Is Wonderful Life


Yes it is, I guess. You know, certain types of “Christian” are always on about how Christmas is a pagan holiday and has little to do with Jesus Christ and/or how society seeks to secularize it by saying “Happy Holidays” and so on. I say, “yeah, why not?” Why not just accept that Christmas is a winter festival of light like those in pretty much every human culture? During the winter when the sunlight is in short supply, humans like to light up their habitats in an effort to feel better and less afraid of what lurks outside in the darkness and the cold. As one with a tendency towards seasonal depression, I like these kinds of holidays. Why not just accept Christmas for what it is, the celebration of a series of syrupy mythical assumptions and folk tales developed in the 19th century to sell goods manufactured by the industries which arose during the industrial revolution? All human myths and folk tales came into existence in this manner, at some point they were initiated by a culture in order to enshrine and express the world view of that culture at that time. Our culture pretty much came into existence in the early 19th century, especially in the 19th century media landscape of print publishing in books, magazines and especially newspapers. The embryonic framework  of the global consensus hallucination of our daily raging media storm was in place by the mid-nineteenth century, especially in England and America.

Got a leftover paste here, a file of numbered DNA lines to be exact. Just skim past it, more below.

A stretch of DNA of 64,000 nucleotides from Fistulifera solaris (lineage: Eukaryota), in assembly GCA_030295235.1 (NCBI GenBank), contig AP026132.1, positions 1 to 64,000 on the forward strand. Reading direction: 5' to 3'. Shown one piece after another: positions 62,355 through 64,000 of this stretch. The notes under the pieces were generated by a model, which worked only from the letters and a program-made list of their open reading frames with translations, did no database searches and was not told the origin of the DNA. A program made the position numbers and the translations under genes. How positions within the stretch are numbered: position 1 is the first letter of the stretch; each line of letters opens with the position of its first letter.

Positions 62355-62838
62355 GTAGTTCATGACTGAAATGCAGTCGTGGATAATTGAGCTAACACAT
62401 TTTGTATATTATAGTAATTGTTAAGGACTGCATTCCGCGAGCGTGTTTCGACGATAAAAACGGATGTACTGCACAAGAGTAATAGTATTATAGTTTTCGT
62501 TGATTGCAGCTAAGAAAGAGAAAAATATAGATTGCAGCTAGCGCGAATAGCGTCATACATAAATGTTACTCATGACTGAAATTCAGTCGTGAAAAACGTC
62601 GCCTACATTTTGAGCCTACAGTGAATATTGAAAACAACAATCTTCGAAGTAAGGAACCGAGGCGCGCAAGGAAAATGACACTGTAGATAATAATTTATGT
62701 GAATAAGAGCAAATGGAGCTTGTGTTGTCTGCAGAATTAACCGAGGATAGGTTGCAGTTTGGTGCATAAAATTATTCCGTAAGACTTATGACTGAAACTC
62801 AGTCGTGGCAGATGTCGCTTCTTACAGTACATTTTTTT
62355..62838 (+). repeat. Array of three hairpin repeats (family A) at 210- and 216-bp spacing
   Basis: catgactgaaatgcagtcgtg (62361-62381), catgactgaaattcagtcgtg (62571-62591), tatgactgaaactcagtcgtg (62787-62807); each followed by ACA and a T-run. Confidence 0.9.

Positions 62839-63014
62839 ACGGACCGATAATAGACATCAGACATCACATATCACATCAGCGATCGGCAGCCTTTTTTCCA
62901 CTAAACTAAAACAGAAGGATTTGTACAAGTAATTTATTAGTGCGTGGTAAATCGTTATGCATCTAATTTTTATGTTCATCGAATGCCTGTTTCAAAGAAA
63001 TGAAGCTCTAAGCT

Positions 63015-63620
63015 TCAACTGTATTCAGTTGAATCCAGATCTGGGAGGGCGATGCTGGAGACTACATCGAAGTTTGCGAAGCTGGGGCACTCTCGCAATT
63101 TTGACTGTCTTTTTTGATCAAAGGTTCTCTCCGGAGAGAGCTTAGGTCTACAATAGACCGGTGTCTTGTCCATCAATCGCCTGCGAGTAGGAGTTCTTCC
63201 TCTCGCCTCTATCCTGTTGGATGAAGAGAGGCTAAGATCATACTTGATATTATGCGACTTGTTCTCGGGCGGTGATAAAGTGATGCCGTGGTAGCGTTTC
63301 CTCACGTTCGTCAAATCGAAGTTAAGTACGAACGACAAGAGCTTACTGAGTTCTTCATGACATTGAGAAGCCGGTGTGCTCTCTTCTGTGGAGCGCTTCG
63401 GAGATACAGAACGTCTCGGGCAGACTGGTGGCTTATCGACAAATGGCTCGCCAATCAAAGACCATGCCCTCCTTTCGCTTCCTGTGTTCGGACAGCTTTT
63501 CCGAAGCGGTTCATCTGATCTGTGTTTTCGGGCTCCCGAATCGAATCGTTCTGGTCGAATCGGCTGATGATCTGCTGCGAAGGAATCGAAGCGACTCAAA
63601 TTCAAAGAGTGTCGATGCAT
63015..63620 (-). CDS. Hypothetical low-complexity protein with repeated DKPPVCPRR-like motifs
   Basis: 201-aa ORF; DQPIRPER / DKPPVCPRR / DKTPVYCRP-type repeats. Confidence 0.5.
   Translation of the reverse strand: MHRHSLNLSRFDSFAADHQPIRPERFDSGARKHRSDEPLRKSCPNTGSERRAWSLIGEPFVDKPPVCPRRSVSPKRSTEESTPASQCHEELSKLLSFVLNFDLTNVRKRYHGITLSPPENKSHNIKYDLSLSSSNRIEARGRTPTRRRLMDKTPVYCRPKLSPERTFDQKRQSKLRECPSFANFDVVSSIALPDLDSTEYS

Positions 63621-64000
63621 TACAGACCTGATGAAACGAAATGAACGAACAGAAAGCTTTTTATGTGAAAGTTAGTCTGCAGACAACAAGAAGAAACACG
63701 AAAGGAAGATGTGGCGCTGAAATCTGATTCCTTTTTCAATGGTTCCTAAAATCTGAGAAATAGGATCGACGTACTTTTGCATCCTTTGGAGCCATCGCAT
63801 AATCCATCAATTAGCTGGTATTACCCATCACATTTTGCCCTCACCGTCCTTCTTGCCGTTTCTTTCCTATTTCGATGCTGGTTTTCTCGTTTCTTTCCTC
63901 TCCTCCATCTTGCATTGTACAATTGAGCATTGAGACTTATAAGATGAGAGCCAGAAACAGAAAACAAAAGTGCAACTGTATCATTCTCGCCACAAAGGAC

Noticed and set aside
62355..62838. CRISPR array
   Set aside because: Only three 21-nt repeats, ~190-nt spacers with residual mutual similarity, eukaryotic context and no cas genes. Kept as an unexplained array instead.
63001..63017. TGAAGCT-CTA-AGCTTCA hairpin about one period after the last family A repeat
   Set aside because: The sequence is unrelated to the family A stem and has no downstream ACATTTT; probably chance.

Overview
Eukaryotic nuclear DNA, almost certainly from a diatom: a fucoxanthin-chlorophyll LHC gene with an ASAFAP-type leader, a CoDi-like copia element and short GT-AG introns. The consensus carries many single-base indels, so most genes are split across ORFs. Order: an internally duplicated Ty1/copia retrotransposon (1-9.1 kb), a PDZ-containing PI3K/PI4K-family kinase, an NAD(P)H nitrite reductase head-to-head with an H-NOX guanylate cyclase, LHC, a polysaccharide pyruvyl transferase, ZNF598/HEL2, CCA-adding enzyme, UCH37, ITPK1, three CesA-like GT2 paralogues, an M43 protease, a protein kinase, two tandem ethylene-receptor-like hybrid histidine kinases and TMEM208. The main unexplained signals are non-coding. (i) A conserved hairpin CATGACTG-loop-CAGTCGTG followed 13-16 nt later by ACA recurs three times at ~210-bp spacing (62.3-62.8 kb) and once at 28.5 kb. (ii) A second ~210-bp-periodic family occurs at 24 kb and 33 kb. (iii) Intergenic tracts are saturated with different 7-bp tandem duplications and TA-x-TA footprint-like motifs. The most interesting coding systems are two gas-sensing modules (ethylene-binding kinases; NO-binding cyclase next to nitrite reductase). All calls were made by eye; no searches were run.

Who can deny that Santa Claus, for instance, is largely the invention of  cartoonist Thomas Nast? Or, indeed that he was further refined and defined by the Coca Cola company?

Coca Cola Claus


I have no trouble with all of this. I say that this is the festival that we celebrate, with little to do with the Middle Eastern cycle of myths upon which it is loosely based.

And so, Merry Christmas once again.  In celebration, here are the final scenes of “It’s a Wonderful Life”.

Author: Blaine L. Reininger

Blaine L. Reininger was born July 10, 1953 in Pueblo, Colorado. Then he lived a life. By and by, he founded Tuxedomoon with Steven Brown in 1977. He traipsed around America, tuxedomooning until 1980, when he began to traipse around Europe. As a direct result of all of this traipsing, many musical compositions were composed, most of which found their way to some sort of mechanical device capable of reproducing musical compositions. This was mostly for the good. He now lives in Athens, Greece, where he is content.

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